Swansea City
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Transfer Rater: Solanke, Meunier, Luiz


Transfer Rater: Llorente to Chelsea

 By Max Hicks

Swansea still lacking at spots

Swansea have had a great start to the season, but if we're being completely honest, the team have yet to come up against a really strong opponent. A historical opening-day victory over Manchester United has been put in some perspective by United's subsequent results, while relegation favourites Burnley were truthfully unlucky not to draw after last week's second half.

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Saturday's match against West Brom will be the Swans' last litmus test before the transfer window closes on Monday. Manager Garry Monk will have just two more days afterwards to bring in whatever reinforcements he sees necessary, and with that in mind, I'm hoping Albion put in their performance of the season. I'd like to see these Swans fully tested while Monk still has some time to patch any holes.

It's already fairly clear the Swans could use more bodies at wing and at left-back. With Jefferson Montero, Nathan Dyer and Wayne Routledge already on board, Monk will only need a depth acquisition out wide, but left-back might need something more.

It's hard not to feel a little bit sorry for current left-back Neil Taylor. When Ben Davies moved to Spurs earlier this summer, Taylor finally got his old job back, and most people -- myself included -- expected a smooth transition. There never used to be much between the two players in terms of ability, after all.

Swansea supporters hope manager Garry Monk will firm up spots at left back and midfield before the close of the transfer window.
Swansea supporters hope manager Garry Monk will firm up spots at left back and midfield before the close of the transfer window.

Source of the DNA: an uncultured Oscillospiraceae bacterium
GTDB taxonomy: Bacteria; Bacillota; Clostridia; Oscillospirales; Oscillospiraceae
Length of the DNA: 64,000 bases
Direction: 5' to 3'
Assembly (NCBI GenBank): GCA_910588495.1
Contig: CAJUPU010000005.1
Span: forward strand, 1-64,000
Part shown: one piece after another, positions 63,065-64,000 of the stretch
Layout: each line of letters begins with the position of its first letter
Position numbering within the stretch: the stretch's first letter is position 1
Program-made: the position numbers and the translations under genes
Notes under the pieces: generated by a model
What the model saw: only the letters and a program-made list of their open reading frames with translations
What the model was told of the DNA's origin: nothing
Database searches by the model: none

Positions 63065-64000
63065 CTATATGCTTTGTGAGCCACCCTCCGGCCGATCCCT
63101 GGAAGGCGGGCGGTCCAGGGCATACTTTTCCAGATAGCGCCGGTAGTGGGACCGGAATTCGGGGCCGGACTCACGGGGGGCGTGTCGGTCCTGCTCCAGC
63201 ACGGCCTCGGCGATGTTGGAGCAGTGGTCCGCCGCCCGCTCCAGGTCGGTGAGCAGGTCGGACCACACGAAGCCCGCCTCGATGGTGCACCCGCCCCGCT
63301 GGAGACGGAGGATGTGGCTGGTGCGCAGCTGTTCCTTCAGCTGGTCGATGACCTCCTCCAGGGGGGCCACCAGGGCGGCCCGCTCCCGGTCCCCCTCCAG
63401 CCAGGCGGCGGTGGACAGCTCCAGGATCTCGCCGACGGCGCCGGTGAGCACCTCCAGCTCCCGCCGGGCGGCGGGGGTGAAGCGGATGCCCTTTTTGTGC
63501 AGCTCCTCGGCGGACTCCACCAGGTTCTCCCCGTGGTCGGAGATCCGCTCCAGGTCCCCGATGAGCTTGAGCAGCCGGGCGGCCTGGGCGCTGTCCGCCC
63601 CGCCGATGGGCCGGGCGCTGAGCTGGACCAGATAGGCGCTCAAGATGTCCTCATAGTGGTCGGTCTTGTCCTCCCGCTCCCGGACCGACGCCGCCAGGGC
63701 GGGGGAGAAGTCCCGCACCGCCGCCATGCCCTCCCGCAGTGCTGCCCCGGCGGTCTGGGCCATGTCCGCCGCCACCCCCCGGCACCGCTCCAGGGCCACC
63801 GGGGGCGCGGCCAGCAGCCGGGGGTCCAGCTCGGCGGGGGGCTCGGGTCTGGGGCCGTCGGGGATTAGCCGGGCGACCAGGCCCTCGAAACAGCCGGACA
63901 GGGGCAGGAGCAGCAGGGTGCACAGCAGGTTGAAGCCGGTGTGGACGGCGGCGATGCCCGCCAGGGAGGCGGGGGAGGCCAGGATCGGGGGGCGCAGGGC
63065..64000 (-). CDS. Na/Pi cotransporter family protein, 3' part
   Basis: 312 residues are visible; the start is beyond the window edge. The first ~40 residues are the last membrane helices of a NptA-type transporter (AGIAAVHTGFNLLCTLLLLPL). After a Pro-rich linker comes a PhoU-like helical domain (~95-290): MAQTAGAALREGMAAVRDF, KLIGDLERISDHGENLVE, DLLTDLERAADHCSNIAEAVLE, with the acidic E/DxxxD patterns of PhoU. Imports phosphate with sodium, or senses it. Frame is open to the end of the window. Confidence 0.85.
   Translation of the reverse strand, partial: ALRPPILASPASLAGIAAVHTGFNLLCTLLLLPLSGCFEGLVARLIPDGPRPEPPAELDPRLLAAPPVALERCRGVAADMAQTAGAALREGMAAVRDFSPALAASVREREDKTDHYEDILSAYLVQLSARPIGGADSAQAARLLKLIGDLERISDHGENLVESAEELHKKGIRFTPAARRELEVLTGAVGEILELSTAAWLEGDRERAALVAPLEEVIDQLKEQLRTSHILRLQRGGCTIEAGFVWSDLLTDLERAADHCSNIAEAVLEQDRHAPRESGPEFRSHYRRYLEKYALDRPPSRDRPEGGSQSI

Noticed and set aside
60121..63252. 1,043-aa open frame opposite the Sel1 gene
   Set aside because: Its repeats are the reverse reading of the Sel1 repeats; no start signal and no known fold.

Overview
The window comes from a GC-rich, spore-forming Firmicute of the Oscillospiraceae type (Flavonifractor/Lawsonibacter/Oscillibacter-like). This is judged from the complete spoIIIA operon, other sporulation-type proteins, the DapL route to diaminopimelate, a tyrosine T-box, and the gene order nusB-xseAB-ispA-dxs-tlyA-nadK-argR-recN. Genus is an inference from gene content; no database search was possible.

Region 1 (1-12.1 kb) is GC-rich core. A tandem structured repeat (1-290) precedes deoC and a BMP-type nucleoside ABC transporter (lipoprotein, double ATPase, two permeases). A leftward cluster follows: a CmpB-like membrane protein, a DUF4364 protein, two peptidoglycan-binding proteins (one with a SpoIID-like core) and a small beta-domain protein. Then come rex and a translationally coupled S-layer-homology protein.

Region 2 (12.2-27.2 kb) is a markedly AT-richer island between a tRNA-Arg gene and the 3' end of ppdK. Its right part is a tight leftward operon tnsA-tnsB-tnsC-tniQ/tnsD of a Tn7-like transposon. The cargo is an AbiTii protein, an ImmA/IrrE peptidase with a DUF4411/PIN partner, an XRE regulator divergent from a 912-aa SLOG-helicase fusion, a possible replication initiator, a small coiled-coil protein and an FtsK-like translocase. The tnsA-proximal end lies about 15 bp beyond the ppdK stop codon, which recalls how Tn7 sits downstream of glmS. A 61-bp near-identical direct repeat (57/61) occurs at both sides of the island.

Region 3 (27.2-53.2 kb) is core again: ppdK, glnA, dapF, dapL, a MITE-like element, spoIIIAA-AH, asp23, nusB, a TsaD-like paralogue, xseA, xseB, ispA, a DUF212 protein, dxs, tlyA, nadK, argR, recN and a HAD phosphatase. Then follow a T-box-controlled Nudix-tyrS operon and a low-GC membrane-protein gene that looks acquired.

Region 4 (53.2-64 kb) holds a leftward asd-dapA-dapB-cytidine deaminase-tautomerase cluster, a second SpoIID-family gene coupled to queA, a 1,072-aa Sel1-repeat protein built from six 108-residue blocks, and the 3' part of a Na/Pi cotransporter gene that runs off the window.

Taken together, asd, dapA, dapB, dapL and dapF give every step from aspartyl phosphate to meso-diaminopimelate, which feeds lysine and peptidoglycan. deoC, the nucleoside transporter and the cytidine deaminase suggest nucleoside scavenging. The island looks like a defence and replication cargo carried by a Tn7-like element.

However, Taylor has been fairly rotten so far this season. He was clearly targeted as a weak link by Man United boss Louis van Gaal, and Taylor was tormented into a yellow card and early substitution by Adnan Januzaj, and then outplayed by replacement Dwight Tiendalli, who is normally a right-back. Not exactly a power moment for Taylor.

Monk knows he needs better from the Welshman, and it could be that a strong new signing forces Taylor back to understudy status. Having gotten his wish to be a first-team player again, Taylor pretty much has one more game to prove he can handle it.

Meanwhile, Monk seems to have convinced himself that his midfield is set, when it isn't. Swansea have six men in the squad to cover three midfield positions, which satisfies the "two players for every position" depth requirement. But are they the right players? I'd argue no.

Jonjo Shelvey, Gylfi Sigurdsson, Ki Sung-Yeung and Leon Britton are the established names, with Jay Fulton and on-loan Tom Carroll making up the numbers. If I asked you to play "spot the ball-winner" from that bunch, you might be as flummoxed as Monk will be when he has to figure out how to stop Chelsea playing through his soft centre in the first game after the window closes.

These are all good players, no doubt, but the balance of skills could be better. Right now, it is hard to think of a single ball-winner among the entire Swansea squad, let alone the midfield. Monk's focus on finesse over ferocity means that while Swansea won't cough up possession too often, they'll be hard-pressed (and have to press hard) to win it back when they do.

Poorer teams will make plenty of unforced errors, but better sides won't, and by not installing a more imposing presence in front of the defence, the Swans are introducing a weakness where there needn't be one. For that reason, I hope West Brom come to play on Saturday, because now is the last chance for Monk to find out just how watertight his side are. I'm sure it's not too late to bring Benjamin Stambouli over. And he can play left-back, too.


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